Bone “scaffold” helps new bones grow from stem cells

15 February 2013

Posted by: UAR news team

Category: Research & medical benefits

stem–cell.jpgA new lightweight material has been developed that allows the body's own stem cells to rebuild broken bones. Following successful tests in mice, the researchers hope the new technology could soon be in use in people who have lost bone through injury or disease.

The scaffold material is made from a blend of plastics and has a honeycomb structure. This allows blood to flow through it, enabling stem cells from the patient's bone marrow to attach to the material and form new bone. The unique chemistry of the plastic surface allows cells to attach directly to it. Then, over time, the plastic implant slowly degrades and is replaced by new bone.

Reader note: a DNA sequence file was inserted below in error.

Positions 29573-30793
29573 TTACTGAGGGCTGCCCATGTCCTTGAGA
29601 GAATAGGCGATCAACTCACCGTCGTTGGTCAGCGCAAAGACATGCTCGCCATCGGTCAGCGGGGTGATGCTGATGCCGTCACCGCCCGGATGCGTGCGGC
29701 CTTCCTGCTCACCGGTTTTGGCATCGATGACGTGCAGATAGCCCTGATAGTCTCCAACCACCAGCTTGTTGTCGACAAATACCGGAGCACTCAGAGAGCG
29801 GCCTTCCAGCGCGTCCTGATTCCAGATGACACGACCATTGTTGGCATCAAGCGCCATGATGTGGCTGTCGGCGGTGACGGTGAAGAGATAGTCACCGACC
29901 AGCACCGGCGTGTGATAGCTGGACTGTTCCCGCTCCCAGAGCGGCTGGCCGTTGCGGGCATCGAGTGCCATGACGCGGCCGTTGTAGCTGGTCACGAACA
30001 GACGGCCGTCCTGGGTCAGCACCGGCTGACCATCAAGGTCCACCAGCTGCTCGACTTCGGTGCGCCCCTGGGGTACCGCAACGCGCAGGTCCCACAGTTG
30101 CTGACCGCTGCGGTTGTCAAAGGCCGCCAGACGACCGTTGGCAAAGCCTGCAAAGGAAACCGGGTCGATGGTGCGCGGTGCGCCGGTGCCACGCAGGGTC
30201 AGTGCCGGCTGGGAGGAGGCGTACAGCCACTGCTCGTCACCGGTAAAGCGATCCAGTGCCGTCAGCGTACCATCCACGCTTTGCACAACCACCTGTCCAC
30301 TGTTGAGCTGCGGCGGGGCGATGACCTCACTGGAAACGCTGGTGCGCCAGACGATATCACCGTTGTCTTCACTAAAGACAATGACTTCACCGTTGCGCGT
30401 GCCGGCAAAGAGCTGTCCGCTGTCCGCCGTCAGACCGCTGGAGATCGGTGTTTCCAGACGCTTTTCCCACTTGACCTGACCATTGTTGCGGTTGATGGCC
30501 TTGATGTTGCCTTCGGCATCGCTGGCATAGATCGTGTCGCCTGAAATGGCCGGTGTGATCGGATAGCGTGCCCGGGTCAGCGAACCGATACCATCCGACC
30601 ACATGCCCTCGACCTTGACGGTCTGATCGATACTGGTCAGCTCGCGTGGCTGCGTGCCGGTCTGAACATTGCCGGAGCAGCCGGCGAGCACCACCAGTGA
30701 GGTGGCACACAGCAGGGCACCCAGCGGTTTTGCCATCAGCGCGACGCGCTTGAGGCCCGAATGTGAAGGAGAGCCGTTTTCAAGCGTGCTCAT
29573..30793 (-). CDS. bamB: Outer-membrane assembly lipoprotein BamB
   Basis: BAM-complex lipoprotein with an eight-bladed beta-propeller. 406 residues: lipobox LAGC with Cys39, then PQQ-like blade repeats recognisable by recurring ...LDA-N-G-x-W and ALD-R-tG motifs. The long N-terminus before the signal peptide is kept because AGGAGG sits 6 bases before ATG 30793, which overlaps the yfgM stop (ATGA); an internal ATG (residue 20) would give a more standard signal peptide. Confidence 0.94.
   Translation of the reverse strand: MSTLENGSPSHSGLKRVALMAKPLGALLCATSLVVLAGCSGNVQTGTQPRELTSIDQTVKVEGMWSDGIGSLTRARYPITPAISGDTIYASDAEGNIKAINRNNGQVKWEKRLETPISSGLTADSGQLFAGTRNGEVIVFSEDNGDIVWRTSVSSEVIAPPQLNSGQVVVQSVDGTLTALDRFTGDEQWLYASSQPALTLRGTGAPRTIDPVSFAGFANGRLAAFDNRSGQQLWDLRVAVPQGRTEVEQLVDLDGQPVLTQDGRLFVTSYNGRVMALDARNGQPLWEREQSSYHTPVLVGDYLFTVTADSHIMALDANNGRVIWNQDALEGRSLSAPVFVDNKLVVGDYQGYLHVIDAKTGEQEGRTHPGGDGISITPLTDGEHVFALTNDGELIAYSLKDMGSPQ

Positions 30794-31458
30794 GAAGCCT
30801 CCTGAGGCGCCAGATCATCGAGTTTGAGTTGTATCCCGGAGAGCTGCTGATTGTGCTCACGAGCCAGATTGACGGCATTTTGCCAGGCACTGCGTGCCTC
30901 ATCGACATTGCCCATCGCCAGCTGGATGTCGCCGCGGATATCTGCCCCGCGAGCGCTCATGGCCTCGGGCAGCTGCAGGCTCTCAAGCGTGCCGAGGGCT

The researchers developed the plastic after testing thousands of different blends for the right properties by using human stem cell cultures to assess their cell-binding properties. The chosen plastic was then tested in mice.

Sections of mice thigh bone were removed under anaesthetic and the experimental plastic scaffold inserted. Non-invasive x-ray scanning was used to follow bone repair.

After 28 days, bone regrowth was more advanced and the bone stronger in mice treated with the new material compared to a standard silicone scaffold control. There were no adverse effects observed during the trial.

Harnessing the body’s own stem cells is a promising new strategy to repairing the body after disease or injury. As the stem cells are the patient’s own, rejection by the immune system is much less of a danger. The researchers hope to begin clinical trials very soon to establish whether the technique is safe to use in humans.